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November 20 2014

Commentary by Eoin Treacy

Shaken, Not Stirred

This article gained some attention in the last week as cruise lines experiment with replacing bartenders with robots. Here is a section:

Once the guests enter the bar, they virtually create their drink via a smartphone or tablet app. The sky is the limit as far as drink orders go. The robots can execute options ranging from alcoholic to non-alcoholic beverages as well as a full range of combinations.

As soon as the guest’s order has been sent, the KR 5 arc robots get to work. They grip the cocktail mixer, fill it with the desired ingredients, shake it and pour the finished cocktail into the glass. The robot only requires one minute to make two drinks. Their compact design makes the six-axis robots ideal for the bar environment. Thanks to the longest reach in their class as well as their low weight, the robots are practically predestined for use on a cruise ship.

“Makr Shakr is an excellent example of how robot-based automation can change the interaction between humans and products – a topic that we have researched substantially”, says Carlo Ratti, professor at the Massachusetts Institute of Technology and co-founder of Makr Shakr.

Eoin Treacy's view

The evolution of robotics, optics and power consumption has revolutionised the utility of these machines and their cost continues to trend lower. Some will obviously worry at the loss of employment opportunities for lower skilled work this entails. On the other hand, for a cruise ship minimising the berths taken up by crew means more space can be allocated to fare paying passengers. These types of economic considerations are driving demand for machines. 

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November 20 2014

Commentary by Eoin Treacy

Email of the day on the iron-ore price

The Iron Ore price in The Chart Library doesn't seem to be updating past November 3rd. Has Bloomberg changed something? It seems a bit of Murphy's Law as the Iron Ore price has been slumping further of late!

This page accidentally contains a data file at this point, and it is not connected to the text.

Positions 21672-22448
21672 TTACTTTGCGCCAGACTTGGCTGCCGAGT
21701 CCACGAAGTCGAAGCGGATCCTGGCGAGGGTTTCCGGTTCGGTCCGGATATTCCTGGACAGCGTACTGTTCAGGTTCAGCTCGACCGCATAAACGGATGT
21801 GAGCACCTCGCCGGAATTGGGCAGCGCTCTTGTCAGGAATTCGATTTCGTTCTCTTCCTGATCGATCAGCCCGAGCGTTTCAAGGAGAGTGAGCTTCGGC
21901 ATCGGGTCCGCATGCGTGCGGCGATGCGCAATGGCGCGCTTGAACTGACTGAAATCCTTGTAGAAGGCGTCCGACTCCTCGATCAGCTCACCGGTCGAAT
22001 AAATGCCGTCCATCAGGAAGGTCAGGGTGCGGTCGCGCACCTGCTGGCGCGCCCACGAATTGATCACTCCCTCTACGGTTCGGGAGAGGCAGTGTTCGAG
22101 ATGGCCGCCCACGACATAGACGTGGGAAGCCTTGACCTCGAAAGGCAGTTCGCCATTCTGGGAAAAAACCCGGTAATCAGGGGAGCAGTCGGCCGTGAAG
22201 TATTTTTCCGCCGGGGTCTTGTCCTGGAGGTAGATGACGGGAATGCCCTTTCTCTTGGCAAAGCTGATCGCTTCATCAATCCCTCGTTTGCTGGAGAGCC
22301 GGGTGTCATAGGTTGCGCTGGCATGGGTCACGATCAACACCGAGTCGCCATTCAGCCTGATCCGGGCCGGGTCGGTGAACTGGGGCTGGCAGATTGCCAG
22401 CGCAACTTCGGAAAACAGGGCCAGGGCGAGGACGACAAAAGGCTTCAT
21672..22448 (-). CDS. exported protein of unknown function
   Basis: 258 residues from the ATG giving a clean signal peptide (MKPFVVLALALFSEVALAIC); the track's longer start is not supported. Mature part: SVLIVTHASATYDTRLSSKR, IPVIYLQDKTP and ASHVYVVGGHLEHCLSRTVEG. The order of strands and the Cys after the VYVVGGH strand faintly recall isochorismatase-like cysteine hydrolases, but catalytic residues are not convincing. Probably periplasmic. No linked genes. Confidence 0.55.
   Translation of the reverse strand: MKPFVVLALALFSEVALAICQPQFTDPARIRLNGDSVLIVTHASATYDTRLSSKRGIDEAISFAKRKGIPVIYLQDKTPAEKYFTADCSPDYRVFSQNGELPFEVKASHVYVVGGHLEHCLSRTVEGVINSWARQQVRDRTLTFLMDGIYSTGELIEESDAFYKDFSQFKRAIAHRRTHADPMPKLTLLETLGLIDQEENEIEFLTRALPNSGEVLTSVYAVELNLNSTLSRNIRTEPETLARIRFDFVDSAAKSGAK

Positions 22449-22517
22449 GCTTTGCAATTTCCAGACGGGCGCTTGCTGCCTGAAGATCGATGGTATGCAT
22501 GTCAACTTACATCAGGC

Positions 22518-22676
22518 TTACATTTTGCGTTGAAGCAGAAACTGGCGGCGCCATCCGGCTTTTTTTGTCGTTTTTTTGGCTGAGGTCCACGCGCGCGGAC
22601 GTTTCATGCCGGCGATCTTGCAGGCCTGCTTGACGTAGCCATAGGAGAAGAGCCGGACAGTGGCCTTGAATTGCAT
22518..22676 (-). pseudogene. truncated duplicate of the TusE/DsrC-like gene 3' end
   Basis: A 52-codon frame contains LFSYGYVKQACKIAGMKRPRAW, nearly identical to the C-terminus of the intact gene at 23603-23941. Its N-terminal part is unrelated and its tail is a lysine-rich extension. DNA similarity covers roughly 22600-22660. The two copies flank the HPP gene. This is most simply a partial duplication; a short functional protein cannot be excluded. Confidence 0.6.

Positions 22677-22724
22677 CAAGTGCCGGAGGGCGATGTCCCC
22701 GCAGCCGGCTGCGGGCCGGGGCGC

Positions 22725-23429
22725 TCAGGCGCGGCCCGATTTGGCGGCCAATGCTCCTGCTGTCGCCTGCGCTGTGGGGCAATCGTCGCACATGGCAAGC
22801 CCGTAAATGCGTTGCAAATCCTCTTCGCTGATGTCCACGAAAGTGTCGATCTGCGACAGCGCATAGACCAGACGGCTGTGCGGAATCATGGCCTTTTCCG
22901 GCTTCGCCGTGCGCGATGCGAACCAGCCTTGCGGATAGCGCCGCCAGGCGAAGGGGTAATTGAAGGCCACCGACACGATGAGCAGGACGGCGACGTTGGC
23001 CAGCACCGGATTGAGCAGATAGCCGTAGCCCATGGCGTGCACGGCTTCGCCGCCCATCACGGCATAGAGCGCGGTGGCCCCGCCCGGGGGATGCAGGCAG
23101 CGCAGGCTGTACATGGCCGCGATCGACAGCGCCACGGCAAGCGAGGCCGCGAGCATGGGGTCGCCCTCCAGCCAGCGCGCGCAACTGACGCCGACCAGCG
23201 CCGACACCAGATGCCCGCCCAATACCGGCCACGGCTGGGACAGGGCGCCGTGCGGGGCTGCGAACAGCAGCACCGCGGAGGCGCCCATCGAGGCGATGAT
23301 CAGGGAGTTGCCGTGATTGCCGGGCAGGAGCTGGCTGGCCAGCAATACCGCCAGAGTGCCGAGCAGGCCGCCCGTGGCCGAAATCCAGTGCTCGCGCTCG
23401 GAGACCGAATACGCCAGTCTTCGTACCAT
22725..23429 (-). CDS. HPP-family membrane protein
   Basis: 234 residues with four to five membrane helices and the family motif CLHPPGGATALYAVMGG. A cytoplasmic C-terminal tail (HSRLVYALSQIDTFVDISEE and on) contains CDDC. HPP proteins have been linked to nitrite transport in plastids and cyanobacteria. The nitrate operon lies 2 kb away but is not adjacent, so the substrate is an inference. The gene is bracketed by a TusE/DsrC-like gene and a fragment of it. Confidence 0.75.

Eoin Treacy's view

Thank you for continuing to highlight the iron-ore price. One of the primary reasons we are having such difficulties with providing a reliable price for the commodity is because it is not freely traded. Following some consultation with Bloomberg I have updated the price once more and will monitor it daily to ensure it continues to update. 

Iron-ore remains in a consistent medium-term downtrend. Major investment in new supply has resulted in the three major producers ramping up supply just as demand peaked. Mines cannot simply be closed because prices have fallen since some revenue is better than no revenue and debt needs to be repaid. This is similar to the conditions that resulted in the triple waterfall crash of resources shares during the early 1980s and the greatest pressure falls on higher cost producers. 

 

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November 20 2014

Commentary by Eoin Treacy

Interesting charts November 20th

Eoin Treacy's view

Korean Won to 1 US Dollar – As one of the Japan’s major regional competitors South Korea cannot afford for the Won to appreciate while the Yen is declining. The Dollar rallied to break a three year progression of lower rally highs by September, found support in the region of the 200-day MA from October and continues to extend the rebound. While increasingly overbought in the short-term a sustained move below the trend mean would be required to question medium-term upside potential.